Research ArticleLIFE SCIENCES

Hierarchical assembly governs TRIM5α recognition of HIV-1 and retroviral capsids

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Science Advances  27 Nov 2019:
Vol. 5, no. 11, eaaw3631
DOI: 10.1126/sciadv.aaw3631

Abstract

TRIM5α is a restriction factor that senses incoming retrovirus cores through an unprecedented mechanism of nonself recognition. TRIM5α assembles a hexagonal lattice that avidly binds the capsid shell, which surrounds and protects the virus core. The extent to which the TRIM lattice can cover the capsid and how TRIM5α directly contacts the capsid surface have not been established. Here, we apply cryo–electron tomography and subtomogram averaging to determine structures of TRIM5α bound to recombinant HIV-1 capsid assemblies. Our data support a mechanism of hierarchical assembly, in which a limited number of basal interaction modes are successively organized in increasingly higher-order structures that culminate in a TRIM5α cage surrounding a retroviral capsid. We further propose that cage formation explains the mechanism of restriction and provides the structural context that links capsid recognition to ubiquitin-dependent processes that disable the retrovirus.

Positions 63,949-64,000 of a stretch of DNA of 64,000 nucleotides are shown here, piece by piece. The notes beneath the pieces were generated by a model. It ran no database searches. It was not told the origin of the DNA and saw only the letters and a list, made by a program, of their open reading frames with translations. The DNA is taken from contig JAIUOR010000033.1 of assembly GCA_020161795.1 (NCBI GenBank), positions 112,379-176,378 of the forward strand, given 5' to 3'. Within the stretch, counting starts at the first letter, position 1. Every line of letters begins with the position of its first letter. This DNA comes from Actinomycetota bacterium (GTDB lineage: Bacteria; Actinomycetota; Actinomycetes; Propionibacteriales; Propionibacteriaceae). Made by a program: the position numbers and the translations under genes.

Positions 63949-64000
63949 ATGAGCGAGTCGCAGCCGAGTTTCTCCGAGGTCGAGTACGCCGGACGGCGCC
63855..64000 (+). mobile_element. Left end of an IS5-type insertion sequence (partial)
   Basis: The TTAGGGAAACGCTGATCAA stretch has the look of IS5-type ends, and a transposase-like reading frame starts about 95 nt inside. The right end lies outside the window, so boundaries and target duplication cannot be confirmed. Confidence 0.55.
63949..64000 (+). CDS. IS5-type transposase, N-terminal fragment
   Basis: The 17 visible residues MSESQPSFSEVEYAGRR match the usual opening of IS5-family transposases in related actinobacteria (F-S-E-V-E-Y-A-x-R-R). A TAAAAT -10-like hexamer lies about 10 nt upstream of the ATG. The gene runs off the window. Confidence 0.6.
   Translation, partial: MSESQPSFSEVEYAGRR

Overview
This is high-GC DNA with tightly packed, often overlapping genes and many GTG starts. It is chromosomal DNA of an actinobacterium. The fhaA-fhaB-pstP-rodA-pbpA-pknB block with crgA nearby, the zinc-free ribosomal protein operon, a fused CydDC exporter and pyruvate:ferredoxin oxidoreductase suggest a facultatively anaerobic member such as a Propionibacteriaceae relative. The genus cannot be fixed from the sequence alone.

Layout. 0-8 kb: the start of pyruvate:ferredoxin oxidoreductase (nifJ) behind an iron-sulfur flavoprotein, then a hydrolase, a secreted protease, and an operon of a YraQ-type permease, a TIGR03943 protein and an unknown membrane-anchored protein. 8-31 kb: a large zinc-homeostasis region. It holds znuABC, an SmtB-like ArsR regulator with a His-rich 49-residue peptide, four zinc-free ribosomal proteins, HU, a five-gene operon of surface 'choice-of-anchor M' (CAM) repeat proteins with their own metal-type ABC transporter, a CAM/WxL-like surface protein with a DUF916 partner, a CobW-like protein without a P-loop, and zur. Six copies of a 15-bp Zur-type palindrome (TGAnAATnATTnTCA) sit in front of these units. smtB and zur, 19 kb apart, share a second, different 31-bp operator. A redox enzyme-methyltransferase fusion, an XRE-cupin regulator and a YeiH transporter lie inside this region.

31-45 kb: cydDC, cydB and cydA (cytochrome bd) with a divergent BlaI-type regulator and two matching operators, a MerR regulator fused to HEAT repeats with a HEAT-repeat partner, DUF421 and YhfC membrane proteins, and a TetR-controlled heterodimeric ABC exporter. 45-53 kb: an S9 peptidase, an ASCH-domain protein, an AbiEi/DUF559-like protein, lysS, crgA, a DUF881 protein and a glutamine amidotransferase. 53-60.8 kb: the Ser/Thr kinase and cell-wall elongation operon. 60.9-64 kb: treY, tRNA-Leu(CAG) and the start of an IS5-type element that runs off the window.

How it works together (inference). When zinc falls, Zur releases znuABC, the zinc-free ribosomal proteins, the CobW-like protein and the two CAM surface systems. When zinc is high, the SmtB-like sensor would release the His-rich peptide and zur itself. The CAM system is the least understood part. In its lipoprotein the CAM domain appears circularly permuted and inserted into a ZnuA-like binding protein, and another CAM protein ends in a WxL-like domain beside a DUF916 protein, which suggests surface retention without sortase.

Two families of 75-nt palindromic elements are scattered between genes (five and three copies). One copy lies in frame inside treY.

This is an open-access article distributed under the terms of the Creative Commons Attribution-NonCommercial license, which permits use, distribution, and reproduction in any medium, so long as the resultant use is not for commercial advantage and provided the original work is properly cited.

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